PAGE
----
Personally, I've got PPQ's comin' out my yaya......way too many....M1's, M2's, 4", 5", 9mm, .40 S&W, .357 Sig and 45. I've encountered no problems, other than something I created.
 

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HouTex,

Congratulations! We loved M1 from the first grip.:) This gun is capable of incredible accuracy and is very shooter intuitive. As for the barrel pitting problem, first of all, you may just get lucky and never deal with Umarex customer service, but if not, the pistol comes with a lifetime warranty and Ft.Smith does what it can.
Just give it a good cleaning before taking it to the range, as some of them have tons of conservation paste inside while some come in almost bone dry.:)
 

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wow, this is STILL going on? I was watching this when the OP had his problem and can't believe they havent' fixed it. Whelp, guess there goes my plan to buy an M1...I'll just keep my P99 from 2015 and pass on the rebate. A PPS will be my purchase from this rebate sale as I don't believe they've had these issues

unless of course the PPQ M1's have the old rifled barrels still like the P99 does?
 

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So, I'm curious what folks think Walther should do? I'm assuming most folks want communication. 1) Admit that there is a problem with some polygonal barrels (not just PPQ, because I see early signs on my PPS M2 poly barrel). 2) Describe what has been done so far and what steps are planned. 3) Try to give an estimate of time to resolution if possible, and if not possible, explain why. 4) Assure Walther owners that their barrels will be replaced under warranty.

I'd like to hear your thoughts. And if Walther is listening ...
#@@%@@#$#@!!!! are you serious??? It's showing up on the PPS m2 now too? are you FREAKING kidding me?! Ugg, and I just bought one this morning. now I'm going to be paranoid about the gun the rest of the time I own it.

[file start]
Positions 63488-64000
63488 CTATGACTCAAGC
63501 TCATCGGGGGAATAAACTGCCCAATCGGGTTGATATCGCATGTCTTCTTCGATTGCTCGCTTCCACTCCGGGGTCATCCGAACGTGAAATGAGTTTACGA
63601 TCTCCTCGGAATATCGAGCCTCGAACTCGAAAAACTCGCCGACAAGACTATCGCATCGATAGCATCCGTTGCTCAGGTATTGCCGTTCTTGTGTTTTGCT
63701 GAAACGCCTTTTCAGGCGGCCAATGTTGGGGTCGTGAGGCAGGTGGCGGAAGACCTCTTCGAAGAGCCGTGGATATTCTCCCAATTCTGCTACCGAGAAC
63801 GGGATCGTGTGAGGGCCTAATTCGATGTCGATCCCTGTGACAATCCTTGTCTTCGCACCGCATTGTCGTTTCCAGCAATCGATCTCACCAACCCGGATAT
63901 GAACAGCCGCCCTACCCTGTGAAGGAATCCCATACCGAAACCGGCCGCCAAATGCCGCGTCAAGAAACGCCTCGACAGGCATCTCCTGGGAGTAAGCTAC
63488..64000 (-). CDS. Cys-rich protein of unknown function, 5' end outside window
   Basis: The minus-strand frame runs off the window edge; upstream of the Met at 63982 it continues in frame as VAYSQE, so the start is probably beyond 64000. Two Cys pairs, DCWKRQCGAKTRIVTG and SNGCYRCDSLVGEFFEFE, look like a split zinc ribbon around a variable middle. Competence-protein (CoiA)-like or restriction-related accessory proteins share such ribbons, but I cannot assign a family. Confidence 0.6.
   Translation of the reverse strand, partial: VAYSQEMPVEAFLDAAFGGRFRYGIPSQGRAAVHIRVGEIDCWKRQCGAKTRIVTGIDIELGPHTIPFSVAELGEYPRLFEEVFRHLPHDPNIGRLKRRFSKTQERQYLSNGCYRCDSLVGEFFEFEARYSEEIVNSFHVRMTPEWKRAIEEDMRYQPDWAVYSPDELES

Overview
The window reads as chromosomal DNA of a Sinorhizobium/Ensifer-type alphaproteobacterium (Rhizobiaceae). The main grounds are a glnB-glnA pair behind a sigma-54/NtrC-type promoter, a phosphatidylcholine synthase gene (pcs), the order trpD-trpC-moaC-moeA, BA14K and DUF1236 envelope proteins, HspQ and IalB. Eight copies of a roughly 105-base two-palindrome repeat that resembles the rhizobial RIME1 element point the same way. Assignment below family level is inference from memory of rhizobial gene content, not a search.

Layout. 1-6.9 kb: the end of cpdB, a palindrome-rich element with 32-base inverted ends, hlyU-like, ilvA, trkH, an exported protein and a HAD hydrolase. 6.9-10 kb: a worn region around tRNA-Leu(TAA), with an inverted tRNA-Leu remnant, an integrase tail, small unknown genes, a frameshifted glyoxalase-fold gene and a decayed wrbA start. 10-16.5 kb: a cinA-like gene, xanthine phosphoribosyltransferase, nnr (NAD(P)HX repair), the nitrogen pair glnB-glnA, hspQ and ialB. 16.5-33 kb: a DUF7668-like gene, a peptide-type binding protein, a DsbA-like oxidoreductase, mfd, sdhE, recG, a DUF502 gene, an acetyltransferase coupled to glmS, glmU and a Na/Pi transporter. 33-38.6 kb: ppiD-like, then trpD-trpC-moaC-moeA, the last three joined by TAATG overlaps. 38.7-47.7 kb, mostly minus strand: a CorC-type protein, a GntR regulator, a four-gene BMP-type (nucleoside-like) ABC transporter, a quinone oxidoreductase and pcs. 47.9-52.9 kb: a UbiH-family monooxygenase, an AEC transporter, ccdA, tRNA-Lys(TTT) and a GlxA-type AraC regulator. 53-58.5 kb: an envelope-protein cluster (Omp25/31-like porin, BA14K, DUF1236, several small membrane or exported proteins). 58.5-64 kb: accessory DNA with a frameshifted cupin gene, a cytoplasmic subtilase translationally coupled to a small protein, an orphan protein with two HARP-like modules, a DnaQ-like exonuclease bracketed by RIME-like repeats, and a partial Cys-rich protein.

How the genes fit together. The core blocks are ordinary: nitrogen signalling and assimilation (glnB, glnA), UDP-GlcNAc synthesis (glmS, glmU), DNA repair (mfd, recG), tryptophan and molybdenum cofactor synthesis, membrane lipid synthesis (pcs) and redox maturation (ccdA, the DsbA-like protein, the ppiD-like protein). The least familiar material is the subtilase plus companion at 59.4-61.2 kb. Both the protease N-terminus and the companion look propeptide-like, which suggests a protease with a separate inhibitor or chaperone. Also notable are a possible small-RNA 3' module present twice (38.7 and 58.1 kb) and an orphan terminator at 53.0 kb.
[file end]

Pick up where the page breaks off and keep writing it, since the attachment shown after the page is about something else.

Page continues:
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Just picked up the M1 and gave it a good cleaning. Before I accepted the pistol from the FFL I stripped it and checked the barrel. Looked good so I accepted delivery. When I got home I did an initial cleaning on it and the barrel is clean as a whistle.

If there's any pitting in this barrel my old eyes can't see it.

Plan to head to the range tomorrow and will run ~250 rds of Fiocchi 124gr (essentially a +P or NATO spec load) through it and 25-50 rds of 135gr +P Critical Duty. If I notice anything odd at the range or afterwards when I tear it down I'll update this post but for now I'm a happy camper.

Edit: Ran 250 rds of 124gr FMJ and another 25 rds of 135gr +P Critical Duty through the PPQ in less than an hour. The barrel may have gotten just a smidge warm but it ate everything I fed it with zero issues. Cleaned it up when I got home and the barrel bore looks like glass.
 

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Just ran the first 200 rds of Sig Elite FMJ thru my PPQ 45, ran a bore patch wet with Rem oil spray a few time, followed by 3 passes with a bore snake. Came up like a mirror.

This pitting issue post has me considering a few patch passes with oil or syn grease post bore snake cleaning.
 

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This pitting issue post has me considering a few patch passes with oil or syn grease post bore snake cleaning.